I wrote here last month about a recent Attorney General Opinion in which the AG said that school districts do not qualify under state law to obtain a license from the Arkansas Board of Private Investigators and Private Security Agencies to use staff as armed guards. This opinion was in response to news that the Clarksville School District had spent $70,000 over the summer to train and arm members of its staff for the current school year. In August, the Board voted to stand by the AG Opinion and suspend the licenses previously granted to the school districts in question, but earlier this month, the Board reversed itself and voted to allow the school districts to keep the licenses for the next two years to give the Arkansas General Assembly time to examine the issue and amend the law as necessary. This extension, however, only applies to the thirteen school districts across the state who currently have the licenses, as the Board has said it will not grant any new licenses to other school districts during this time.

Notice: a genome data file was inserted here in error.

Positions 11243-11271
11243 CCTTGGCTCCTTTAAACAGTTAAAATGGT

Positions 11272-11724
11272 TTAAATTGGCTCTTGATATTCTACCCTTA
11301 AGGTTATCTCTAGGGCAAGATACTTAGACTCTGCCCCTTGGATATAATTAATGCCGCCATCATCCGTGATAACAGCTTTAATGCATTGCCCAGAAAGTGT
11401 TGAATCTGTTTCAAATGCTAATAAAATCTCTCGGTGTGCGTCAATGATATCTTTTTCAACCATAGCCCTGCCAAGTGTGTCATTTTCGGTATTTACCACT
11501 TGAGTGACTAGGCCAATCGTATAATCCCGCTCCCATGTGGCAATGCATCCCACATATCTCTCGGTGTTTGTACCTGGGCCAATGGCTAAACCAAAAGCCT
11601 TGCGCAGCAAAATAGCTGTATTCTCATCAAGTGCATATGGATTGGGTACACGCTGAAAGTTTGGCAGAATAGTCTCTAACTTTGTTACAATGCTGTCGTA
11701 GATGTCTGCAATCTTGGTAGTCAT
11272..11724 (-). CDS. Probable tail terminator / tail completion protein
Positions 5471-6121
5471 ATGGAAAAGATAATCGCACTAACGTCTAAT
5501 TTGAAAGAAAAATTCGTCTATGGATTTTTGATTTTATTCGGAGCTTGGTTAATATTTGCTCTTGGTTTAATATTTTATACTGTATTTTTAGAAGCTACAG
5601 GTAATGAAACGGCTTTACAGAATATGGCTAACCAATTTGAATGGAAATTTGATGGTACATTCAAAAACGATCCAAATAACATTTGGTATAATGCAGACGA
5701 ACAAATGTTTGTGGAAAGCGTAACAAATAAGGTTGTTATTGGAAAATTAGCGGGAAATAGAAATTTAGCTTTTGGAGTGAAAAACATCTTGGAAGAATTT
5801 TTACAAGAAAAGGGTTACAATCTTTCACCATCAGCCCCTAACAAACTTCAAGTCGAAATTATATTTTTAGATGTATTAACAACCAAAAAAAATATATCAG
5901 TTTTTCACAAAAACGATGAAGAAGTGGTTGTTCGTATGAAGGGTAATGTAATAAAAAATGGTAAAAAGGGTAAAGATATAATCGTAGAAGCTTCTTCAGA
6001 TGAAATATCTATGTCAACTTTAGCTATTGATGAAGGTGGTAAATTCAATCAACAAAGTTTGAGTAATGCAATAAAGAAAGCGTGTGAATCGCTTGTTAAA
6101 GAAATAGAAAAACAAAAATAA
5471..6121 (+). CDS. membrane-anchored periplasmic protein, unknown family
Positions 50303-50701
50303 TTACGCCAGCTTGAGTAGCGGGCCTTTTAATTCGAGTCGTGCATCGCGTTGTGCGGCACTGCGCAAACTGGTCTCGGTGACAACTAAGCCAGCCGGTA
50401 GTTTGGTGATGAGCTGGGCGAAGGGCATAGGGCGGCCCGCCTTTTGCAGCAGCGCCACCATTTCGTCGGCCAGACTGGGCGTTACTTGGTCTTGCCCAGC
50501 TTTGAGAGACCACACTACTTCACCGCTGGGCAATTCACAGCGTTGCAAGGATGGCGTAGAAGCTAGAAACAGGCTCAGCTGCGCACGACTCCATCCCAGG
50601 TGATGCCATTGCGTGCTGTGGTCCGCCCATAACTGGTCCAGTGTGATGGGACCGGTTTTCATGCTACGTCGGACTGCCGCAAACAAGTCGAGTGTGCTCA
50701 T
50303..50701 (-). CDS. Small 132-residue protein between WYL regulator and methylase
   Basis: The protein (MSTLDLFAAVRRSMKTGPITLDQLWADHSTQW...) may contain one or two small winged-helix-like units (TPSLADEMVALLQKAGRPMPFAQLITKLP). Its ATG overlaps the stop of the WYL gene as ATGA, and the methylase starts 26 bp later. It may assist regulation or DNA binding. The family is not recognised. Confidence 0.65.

This vote puts Arkansas as the seventh state to allow armed staff at public schools, with the other states being (if I’m not mistaken) Ohio, Colorado, Connecticut, New Jersey, Pennsylvania, and Washington. I’ve made it known before that I don’t think putting more guns on school grounds is the answer. Every school needs a comprehensive school safety plan in place in case of an emergency (whether school shooter or natural disaster), but the chances of an innocent person being injured or killed during a school shooting increases as the number of guns firing at any given moment increases, even if well-intentioned. Last month in Georgia, a school bookkeeper named Antionette Tuff talked a school shooter armed with an AK 47 and 500 rounds of ammunition into surrendering peacefully. I’m not foolish enough to think that this approach will work in every case, but I think we should at least give it a try before reaching for another gun.